Winter is a busy and worrying time for healthcare organisations, with the cold weather bringing with it an increase in people getting illnesses such as flu.
It’s important to prepare early for this time of year, making sure that you’ve got a plan in place for cold weather, have stocked up on all the items you’ll need, and that everyone is vaccinated against common illnesses.
Read on below to get our tips on preparing for the winter illness period, including a shopping list of the items you should stock up on.
From September onwards, the temperature begins to drop and the chance of catching a winter illness starts to increase. Having a plan in place to get your care home ready for winter is essential, as prevention is the best form of attack for winter illness.
The government’s Cold Weather Plan document is full of advice on getting ready for winter. It includes a range of simple suggestions, from providing regular warm meals and drinks and keeping ‘at risk’ residents indoors on very cold days, to stocking up on the medicines you might need.
Your cold weather plan should also include making sure that heating systems are working as they should, and that all boilers are serviced before the weather starts to get colder. Using thermometers in day rooms and bedrooms is also a good idea to make sure that the temperature is at least 18°C at all times.
In addition to this, you should consider what plans will be put in place in the event of heavy snow causing problems with transport. Stock up on grit and shovels to clear driveways, and make sure you’ve got extra cover on hand in case a member of staff is struggling to travel in.
Your cold weather plan should be put in place as soon as possible, and you should ensure that all staff members are informed about it and understand what’s required of them.
Flu jabs are particularly advisable for vulnerable individuals, including:
In a care home setting, all the above are likely to be relevant, so it is very important that both residents and staff are properly vaccinated ahead of the winter illness period. Requesting for staff to be vaccinated and being aware of their health is vital to avoid illness being passed on to vulnerable residents.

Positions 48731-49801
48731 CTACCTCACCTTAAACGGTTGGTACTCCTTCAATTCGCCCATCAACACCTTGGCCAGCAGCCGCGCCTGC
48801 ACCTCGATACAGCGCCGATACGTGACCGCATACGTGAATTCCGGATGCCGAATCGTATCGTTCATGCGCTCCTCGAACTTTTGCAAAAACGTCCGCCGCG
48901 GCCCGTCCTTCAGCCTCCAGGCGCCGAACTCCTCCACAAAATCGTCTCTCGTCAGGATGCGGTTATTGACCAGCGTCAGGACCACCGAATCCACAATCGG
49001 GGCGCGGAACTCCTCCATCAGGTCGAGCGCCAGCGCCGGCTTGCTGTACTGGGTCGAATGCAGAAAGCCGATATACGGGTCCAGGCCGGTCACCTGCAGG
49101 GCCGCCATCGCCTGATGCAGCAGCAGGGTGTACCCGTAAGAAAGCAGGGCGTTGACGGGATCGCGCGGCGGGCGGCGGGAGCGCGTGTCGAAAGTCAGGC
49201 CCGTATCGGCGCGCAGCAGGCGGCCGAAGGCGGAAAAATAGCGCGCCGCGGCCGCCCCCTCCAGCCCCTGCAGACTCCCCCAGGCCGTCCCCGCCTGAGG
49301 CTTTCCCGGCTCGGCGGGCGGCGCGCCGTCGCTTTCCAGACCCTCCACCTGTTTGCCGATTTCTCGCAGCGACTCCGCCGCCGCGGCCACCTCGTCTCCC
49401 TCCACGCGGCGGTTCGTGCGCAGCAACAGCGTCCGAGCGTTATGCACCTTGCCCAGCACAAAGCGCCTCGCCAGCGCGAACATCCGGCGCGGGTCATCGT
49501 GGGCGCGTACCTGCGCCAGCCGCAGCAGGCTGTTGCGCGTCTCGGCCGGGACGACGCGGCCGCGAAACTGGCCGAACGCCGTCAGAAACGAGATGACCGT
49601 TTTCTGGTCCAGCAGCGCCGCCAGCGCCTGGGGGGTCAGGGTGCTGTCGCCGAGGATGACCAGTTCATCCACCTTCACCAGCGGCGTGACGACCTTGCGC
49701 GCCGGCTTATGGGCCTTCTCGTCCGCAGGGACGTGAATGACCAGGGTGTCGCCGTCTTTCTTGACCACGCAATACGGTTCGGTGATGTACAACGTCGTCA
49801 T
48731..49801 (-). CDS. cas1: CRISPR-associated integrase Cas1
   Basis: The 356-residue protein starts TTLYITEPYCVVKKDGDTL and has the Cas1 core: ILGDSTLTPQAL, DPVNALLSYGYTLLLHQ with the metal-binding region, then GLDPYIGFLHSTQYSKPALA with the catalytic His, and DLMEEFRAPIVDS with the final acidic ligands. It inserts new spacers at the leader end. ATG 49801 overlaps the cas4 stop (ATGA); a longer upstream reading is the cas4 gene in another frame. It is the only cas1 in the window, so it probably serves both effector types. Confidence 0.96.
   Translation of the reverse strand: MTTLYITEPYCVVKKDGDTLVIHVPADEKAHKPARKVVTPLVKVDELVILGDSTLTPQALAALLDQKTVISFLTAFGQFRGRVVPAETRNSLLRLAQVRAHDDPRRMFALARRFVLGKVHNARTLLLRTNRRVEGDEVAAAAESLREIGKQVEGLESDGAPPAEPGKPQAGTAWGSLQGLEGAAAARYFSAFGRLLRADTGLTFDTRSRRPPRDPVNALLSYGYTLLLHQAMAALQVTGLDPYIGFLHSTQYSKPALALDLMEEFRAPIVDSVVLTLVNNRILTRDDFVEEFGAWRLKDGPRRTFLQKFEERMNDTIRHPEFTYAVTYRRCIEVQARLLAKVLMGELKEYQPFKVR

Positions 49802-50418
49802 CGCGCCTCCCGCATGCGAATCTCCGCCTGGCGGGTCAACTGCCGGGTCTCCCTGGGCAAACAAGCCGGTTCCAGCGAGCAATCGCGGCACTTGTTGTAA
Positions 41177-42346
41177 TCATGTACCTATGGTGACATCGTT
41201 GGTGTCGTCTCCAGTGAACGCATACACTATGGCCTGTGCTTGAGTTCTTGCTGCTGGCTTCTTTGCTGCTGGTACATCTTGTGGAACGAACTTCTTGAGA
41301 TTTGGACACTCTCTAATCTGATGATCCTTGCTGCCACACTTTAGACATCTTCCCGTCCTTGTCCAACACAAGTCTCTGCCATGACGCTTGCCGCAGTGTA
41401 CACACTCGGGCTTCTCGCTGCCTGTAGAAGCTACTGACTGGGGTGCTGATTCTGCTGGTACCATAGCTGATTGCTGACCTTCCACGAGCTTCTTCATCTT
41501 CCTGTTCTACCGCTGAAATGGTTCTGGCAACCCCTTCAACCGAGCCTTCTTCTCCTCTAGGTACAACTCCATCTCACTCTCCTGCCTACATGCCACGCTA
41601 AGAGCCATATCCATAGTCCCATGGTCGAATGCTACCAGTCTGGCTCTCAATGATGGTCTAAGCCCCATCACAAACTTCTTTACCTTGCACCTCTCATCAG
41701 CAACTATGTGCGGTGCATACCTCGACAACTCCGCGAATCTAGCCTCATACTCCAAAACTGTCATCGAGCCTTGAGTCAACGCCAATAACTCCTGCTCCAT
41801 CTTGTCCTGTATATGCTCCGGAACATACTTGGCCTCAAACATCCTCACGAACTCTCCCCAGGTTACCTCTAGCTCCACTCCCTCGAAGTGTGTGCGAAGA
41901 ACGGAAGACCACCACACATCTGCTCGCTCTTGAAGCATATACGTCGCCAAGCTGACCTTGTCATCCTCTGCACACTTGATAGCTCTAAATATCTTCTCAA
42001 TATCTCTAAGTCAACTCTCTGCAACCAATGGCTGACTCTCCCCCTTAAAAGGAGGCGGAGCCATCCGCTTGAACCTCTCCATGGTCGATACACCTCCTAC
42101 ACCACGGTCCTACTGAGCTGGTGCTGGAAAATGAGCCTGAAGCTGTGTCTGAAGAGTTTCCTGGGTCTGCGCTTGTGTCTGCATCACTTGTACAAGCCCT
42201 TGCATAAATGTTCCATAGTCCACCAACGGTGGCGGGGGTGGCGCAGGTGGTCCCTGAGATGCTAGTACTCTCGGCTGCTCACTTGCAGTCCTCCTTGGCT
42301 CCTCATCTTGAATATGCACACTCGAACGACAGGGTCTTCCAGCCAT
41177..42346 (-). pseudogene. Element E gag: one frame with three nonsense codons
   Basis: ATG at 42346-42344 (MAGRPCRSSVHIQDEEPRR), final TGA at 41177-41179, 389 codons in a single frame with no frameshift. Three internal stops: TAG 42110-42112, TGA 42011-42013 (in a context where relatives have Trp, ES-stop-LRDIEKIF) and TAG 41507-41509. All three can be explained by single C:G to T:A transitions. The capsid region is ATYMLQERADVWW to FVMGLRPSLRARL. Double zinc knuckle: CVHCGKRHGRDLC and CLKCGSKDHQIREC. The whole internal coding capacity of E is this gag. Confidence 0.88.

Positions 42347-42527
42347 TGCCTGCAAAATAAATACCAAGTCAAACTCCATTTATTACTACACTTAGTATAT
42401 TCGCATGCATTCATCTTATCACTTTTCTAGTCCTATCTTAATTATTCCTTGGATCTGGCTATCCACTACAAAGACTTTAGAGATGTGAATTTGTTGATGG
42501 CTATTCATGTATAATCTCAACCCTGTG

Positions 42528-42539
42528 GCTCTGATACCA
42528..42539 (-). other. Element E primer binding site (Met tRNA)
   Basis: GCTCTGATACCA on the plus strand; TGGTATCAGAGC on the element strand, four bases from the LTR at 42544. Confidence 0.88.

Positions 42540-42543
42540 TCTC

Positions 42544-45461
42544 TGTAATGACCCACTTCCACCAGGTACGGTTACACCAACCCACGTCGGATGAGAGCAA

The most common airborne respiratory infection found in care homes is flu. Although not a pleasant experience for anyone, for those who are older and dealing with health problems, complications from flu can be life-threatening, especially if those infected have heart or breathing problems.
Flu prevention plans will help to keep the rate of illness low in your care home, helping your residents – whose immune defences may have become weaker with age – to stay as healthy as possible.
Extra precautions and good health habits include residents and staff washing and sanitising their hands regularly, and covering their mouths when sneezing or coughing. It is also advisable to focus on a healthy and balanced diet for residents, as well as regular movement and exercise where possible, to prevent winter illness. Residents who have caught an illness should be kept away from healthy residents until they have recovered.
To avoid running out of things just when you need them, be sure to stock up on the essentials. As well as the usual food, drinks and medicines, you should make sure that you order:
For more advice on preventing the spread of infection in your care home, take a look at our recent post on Managing Infection Control in Care Homes. You should also keep an eye out for International Infection Prevention Week (IIPW), which takes place on 15-21 October.